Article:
Thursday, June 05, 2008

Psychiatric Service Dogs












Did you know that Service Animals work with children and adults who experience psychiatric and neuropsychological issues?

Psychiatric Service Dogs can enhance the life of many. Children and adults with ADHD, Autism, Asperger's, Anxiety, Agoraphobia, Depression, Epilepsy, Phobia, Social Anxiety, Post Traumatic Stress, Tourette's, and the list goes on. There are many things a Psychiatric Service Dog can provide, like - - Need a reminder to take your medication? A Service Dog can aid in the task. Afraid to take the elevator - the Dog can help to push the elevator button and accompany you while you conquer your fear. Having a Panic Attack or Seizure as the picture above shows? The Service Dog will guard and protect you and bark for help. So many things...


Here's a great link to read more about it.

And remember, if you see a Service Dog, ask the owner if he/she is "working". Dogs can be pet and played with only when they are on a break!

31 comments:

Clueless said...

It is absolutely amazing to me how much they can learn and assist others to be as independent as possible. I love labs and German Shepards!!! Thanks for warming my heart. After this week, this was really comforting.

heiresschild said...

i'm not really a dog person, but it is good that they're able to be of service as well as humans.

Clare said...

It's amazing what they use dogs for these days to assist and help people.

We have an award here that is given out at Crufts each year called "Friends for life" and it honours someone whose life has been made a real difference by having a dog.

Hope all is well with you Deb.

Wanda's Wings said...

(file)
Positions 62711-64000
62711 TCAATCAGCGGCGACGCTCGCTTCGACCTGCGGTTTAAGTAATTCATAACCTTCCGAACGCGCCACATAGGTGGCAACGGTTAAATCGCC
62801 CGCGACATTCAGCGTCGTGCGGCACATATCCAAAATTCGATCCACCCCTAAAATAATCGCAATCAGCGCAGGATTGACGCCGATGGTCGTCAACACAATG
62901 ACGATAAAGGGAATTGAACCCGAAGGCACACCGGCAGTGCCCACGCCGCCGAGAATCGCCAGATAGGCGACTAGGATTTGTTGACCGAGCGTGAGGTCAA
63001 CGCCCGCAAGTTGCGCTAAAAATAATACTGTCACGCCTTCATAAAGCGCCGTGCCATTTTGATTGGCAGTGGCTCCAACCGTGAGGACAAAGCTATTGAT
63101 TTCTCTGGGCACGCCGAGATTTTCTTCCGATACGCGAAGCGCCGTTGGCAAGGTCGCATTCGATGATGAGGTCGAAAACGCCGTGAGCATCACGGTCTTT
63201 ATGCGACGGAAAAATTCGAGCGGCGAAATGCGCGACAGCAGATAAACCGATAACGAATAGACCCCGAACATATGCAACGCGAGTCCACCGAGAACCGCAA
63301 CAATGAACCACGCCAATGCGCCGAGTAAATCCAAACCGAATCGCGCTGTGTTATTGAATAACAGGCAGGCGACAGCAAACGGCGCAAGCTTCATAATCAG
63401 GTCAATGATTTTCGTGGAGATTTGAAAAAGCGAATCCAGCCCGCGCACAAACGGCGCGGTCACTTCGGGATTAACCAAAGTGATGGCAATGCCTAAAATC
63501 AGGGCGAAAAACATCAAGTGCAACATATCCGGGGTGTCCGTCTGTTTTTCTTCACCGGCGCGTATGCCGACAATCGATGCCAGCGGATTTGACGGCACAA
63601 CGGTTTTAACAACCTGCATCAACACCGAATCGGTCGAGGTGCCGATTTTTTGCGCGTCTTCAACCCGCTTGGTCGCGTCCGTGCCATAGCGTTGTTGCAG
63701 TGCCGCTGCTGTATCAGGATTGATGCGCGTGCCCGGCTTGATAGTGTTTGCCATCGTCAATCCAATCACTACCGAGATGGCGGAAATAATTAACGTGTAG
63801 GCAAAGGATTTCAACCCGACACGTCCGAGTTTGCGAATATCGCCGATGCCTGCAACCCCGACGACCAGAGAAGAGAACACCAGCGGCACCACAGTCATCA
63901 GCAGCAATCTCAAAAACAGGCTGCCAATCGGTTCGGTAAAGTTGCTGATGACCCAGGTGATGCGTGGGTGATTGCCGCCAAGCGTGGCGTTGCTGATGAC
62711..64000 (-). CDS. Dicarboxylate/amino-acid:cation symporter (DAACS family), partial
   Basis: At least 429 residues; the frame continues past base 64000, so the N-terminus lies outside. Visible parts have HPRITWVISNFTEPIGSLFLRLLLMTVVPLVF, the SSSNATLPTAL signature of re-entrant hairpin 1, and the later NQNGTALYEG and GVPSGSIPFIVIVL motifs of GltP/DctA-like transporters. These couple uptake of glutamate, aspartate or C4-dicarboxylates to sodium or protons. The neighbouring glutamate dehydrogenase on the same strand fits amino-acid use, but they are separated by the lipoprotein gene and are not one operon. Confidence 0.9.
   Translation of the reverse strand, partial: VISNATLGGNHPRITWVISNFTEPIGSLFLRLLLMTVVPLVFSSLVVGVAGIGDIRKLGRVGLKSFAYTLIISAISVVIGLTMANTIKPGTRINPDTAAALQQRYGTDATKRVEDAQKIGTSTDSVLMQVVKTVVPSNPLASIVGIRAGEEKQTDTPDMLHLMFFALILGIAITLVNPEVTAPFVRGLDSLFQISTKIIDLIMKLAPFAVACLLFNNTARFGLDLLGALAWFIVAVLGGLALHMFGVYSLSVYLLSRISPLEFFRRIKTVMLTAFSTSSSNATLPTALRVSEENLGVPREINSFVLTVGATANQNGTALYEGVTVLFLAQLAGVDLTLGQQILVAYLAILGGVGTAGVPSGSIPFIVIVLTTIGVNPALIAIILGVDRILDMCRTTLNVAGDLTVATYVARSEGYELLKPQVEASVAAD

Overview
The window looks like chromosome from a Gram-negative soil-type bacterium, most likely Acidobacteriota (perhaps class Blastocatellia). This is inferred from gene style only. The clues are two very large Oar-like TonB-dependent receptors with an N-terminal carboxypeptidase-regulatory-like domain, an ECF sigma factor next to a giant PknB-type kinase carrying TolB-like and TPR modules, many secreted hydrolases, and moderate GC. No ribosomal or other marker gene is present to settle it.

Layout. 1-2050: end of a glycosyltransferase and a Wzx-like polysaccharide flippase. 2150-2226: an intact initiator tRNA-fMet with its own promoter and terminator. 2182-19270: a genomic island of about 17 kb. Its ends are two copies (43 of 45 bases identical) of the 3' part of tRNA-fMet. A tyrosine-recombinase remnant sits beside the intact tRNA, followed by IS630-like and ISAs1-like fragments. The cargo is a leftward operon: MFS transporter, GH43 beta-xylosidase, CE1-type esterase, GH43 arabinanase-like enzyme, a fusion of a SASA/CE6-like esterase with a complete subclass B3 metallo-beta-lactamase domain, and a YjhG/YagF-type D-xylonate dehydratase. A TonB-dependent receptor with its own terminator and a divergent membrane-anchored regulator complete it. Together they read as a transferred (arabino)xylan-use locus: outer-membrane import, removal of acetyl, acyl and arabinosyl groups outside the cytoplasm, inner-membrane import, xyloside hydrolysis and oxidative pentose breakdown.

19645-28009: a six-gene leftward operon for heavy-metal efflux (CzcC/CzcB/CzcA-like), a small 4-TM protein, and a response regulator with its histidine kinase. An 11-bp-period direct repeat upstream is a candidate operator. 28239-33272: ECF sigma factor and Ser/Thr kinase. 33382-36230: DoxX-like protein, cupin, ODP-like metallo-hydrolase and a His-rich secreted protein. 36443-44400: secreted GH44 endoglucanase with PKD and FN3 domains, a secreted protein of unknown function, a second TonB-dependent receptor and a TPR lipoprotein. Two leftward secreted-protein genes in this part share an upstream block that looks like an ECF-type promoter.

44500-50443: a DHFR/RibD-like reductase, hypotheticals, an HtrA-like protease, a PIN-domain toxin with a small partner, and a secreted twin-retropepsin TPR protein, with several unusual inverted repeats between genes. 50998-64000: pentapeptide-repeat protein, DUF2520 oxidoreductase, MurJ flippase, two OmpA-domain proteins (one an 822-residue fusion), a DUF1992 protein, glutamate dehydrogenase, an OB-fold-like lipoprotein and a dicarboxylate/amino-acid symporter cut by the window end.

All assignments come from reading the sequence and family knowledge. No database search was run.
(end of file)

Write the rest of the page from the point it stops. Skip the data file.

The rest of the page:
It is amazing that these dogs are able to help in this way.

MYSTI said...

Wow , i had no idea that dogs were also used for Psychiatric Service;s. Doesn't surprise me though. Dogs have great empathy and are so loyal as well as great listeners.

Thank you for sharing.

Mary said...

I think it is fantastic, that dogs are used this way. Dogs are so smart, and I have 2 and they know when I am down, and won't leave my side...Mary

Ian Lidster said...

I think Service Dogs are magnificent, but I had no idea they could be used in the psychiatric realm. Intriguing.

OHN said...

I have read a few stories about service dogs actually sensing when a person was about to seize and gently nudging them to the ground PRIOR to the actual seizure to minimize injury to the patient.

Personally I am a huge animal lover and am one of the crackpots that thinks that my dogs can actually understand me :) (because the CAN-lol).

Shaheen Lakhan said...

Thanks for submitting this post to our blog carnival. We just published the eight edition of Drugs and Pharmacology and your article was featured!

Thank you.

Sincerely,
Shaheennult

April said...

My dogs are formally registered or trained but they are definitely part of my therapy! :)

April said...

sorry, my dogs aren't formally registered or trained...

Stray said...